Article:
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Decision Making

Research papers on decision making is most definitely a fundamental part of business and MBA managerial course work.  Research papers on the capability to make decisions is one of the most basic of a good business manager’s characteristics. Developing a decision making research paper is a multi-step process.  First, it requires that a manager must recognize that a problem exists. Next, the manager needs to realize that a solution is needed.  In order to arrive at a solution, the manager needs to analyze the specific situation – a process that requires the gathering and analysis of pertinent data.  As a result of such an analysis, the manager should arrive at one or more options that would allow for the problem to be resolved.  He must then select that course of action that seems optimal to him, and invest the resources necessary to implement the solution.  Finally, the manager must gather feedback and follow up to ensure that the problem had indeed been resolved in a satisfactory manner.

Decision Making

Research papers illustrate that there are three basic models of decision-making.  The rational model follows a logical, step-by-step approach that includes an in-depth analysis of every alternative that is identified, as well as a consideration of the consequences resulting from each course of action.  The bounded rationality model limits the number of alternatives considered, based on a recognition that the first satisfactory solution identified may be good enough, and that the benefit of additional analysis may not outweigh the costs incurred.  According to the third model, called the “garbage can model,” organizational decisions are random and unsystematic.  Problems, solutions, and opportunities share the same “decision space” and solutions are more-or-less hastily and randomly assigned to problems.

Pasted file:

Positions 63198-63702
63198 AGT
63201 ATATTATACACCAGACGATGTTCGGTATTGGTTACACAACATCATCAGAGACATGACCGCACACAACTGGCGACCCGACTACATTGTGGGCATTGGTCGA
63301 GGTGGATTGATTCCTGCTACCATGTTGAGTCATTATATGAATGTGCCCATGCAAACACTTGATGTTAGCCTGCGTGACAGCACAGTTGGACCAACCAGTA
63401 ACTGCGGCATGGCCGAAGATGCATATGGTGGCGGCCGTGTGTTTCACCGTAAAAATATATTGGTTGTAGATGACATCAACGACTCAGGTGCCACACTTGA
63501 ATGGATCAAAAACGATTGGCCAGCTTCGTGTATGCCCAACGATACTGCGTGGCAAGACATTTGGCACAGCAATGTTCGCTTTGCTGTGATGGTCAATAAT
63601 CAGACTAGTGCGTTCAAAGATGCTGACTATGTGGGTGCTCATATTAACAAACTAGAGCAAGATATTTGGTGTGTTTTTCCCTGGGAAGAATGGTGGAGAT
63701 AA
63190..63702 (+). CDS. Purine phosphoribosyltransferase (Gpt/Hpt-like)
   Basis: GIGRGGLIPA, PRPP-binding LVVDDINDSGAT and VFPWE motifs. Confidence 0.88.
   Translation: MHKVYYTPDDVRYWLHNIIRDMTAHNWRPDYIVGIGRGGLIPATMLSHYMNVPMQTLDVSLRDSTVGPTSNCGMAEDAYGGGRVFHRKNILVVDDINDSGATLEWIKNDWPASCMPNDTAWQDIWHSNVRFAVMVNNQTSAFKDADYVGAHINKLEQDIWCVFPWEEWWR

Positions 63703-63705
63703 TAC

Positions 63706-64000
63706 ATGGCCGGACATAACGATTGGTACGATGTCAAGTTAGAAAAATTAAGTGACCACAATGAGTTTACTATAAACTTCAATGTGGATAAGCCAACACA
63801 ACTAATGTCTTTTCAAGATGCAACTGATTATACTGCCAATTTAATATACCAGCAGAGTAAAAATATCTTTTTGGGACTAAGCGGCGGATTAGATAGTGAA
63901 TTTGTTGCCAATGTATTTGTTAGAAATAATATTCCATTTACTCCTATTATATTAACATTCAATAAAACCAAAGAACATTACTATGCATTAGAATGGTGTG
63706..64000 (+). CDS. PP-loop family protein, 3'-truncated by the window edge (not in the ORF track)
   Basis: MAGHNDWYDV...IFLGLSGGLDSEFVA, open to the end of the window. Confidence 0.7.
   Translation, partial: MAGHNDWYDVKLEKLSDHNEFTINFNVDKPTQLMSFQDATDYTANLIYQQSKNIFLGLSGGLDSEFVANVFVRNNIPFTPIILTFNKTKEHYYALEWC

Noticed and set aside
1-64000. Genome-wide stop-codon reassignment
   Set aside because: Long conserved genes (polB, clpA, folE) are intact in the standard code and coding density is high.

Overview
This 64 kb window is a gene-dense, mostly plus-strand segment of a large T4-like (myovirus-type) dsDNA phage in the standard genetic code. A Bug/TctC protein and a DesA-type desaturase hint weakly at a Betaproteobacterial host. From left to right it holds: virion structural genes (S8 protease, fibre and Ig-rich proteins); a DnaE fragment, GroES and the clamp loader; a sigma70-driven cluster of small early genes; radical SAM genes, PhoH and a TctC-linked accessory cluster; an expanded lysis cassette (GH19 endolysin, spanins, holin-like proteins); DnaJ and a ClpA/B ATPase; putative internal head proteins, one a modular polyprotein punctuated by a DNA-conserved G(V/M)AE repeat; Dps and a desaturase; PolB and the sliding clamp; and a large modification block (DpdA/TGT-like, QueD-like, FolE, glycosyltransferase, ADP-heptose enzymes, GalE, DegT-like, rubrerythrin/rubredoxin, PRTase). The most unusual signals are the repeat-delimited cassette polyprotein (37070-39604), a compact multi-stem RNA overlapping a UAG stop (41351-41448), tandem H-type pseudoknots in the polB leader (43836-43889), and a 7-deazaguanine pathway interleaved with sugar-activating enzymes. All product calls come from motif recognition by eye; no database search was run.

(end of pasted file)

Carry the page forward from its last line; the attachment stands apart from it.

Organizational culture can have a critical role in the decision making process.  Typically, organizations adopt one of the three models described above.  In addition, different organizations tend to support a different degree of risk-taking – some organizations accept greater uncertainty and reward risk taking, while others make decisions only by consensus, and still others nurture an impotent environment where it becomes difficult for anyone to make or accept any decisions of any kind at all.  Often, team-based decision making processes deteriorate to “group think,” and creativity and innovation are held at bay.

Given the complexity inherent in the decision making process, and the organizational pressures that accompany such processes, decision making at anything more than the most trivial level is typically unsuitable for line employees.  Managers, on the other hand, are expected to have the leadership qualities and the analytical skills that enable them to effectively engage in the process of decision-making within the constraints of the organization in which they are employed.

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